"The defendants contend that the condition of the premises which caused Mrs. Gorin's injury is neither latent nor concealed but rather open and obvious. Therefore, they argue that the legal duty owed to her as an invitee does not require them to give notice or warning of this obvious condition. The obvious danger doctrine recognizes that owners and occupiers should be legally permitted to assume that invitees will perceive conditions obvious to them upon the ordinary use of their own senses. Aventura Mall Venture v. Olson, 561 So.2d 319 (Fla. 3d DCA), review denied, 574 So.2d 142 (Fla. 1990); Circle K Convenience Stores, Inc. v. Ferguson, 556 So.2d 1207 (Fla. 5th DCA 1990). In these situations the courts reason that if any negligence exists, full responsibility for its results should be borne by the plaintiff under comparative negligence principles. See, e.g., Matson v. Tip Top Grocery Company, Inc., 9 So.2d 366 (Fla. 1942). The courts also regard public policy considerations as important justification for adopting this rule. The rule, at least to some extent, protects the property rights of landowners and prevents them from being held accountable as insurers of virtually all that happens to others who enter their property. See Aventura."

"This court and others have applied this doctrine to myriad factual situations in which the conditions which caused the injury were "simply so open and obvious, so common and so ordinarily innocuous, that they can be held as a matter of law to not constitute a hidden dangerous condition." Circle K, 556 So.2d at 1208 (uneven parking lot surface located at a convenience store does not constitute a hidden dangerous condition). See also Casby v. Flint, 520 So.2d 281 (Fla. 1988) (multiple floor levels in a dimly lit and overcrowded room in a home are not inherently dangerous conditions); Schoen v. Gilbert, 436 So.2d 75 (Fla. 1983) (because a difference in floor levels is not an inherently dangerous condition, even in dim lighting, a homeowner has no duty to warn of such condition as a matter of law); Bowles v. Elkes Pontiac Co., 63 So.2d 769 (Fla. 1952) (uneven floor levels in public places do not constitute latent, hidden and dangerous conditions); Aventura (six inch sidewalk curb located at a mall is not a "concealed or latent danger")."

"We agree with the principles established in these decisions that under most normal circumstances and conditions, ordinary sidewalk curbs, uneven floor levels and uneven parking lot surfaces do not as a matter of law constitute latent, concealed or inherently dangerous conditions. However, these principles are not so sterile that they are free from all exception or totally independent of the particular facts and circumstances of each case. Quite to the contrary, courts have specifically acknowledged that facts and circumstances may exist which do make such conditions inherently dangerous. For example, in Casby v. Flint, 520 So.2d at 282, the court stated "We recognize that accompanying circumstances may transform a change in floor levels into a dangerous situation creating a duty to warn." And in Schoen v. Gilbert, 436 So.2d at 76, quoting Hoag v. Moeller, 82 So.2d 138, 139 (Fla. 1955), the court held that "a difference in floor levels does not of itself constitute failure to use due care... ." (Emphasis added). Moreover, the Aventura court observed, after finding that ordinary curbs are not inherently dangerous, "this was not a case where the surrounding conditions of the step-down were sufficient to transform a normally non-negligent condition into a negligent one." Id. at 320."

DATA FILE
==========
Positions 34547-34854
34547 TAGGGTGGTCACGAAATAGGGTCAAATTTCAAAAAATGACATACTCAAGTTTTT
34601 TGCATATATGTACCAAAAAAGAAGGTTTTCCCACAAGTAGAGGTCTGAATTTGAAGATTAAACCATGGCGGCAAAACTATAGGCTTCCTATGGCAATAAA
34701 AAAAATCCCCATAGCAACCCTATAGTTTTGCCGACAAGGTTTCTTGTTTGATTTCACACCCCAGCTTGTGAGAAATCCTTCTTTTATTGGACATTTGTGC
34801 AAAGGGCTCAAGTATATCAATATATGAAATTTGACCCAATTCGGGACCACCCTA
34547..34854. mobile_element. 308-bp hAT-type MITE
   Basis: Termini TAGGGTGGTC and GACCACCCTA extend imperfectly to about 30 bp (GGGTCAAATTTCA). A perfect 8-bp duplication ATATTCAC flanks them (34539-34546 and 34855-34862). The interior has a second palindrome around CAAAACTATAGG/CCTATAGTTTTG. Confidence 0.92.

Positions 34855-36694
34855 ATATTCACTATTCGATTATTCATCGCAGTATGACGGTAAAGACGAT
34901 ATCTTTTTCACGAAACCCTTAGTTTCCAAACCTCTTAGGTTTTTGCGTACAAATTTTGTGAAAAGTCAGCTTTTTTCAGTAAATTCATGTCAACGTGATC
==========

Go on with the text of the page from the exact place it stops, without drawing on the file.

"In Bryant v. Lucky Stores, Inc., 570 So.2d 950 (Fla. 2d DCA 1990) the plaintiff fell when she stepped down from a sidewalk onto a speed bump located in a fire lane in front of the store. She brought suit claiming that the sidewalk and speed bump were unsafely designed and that the defendants breached their duty to her by failing to warn her of the danger. The lower court entered summary judgment based on the obvious danger doctrine. The appellate court reversed, finding that the lower court failed to properly consider all of the facts and circumstances. The appellate court concluded that whether the speed bump was unsafe and whether the plaintiff was negligent in failing to see it created questions of fact to be resolved by the jury."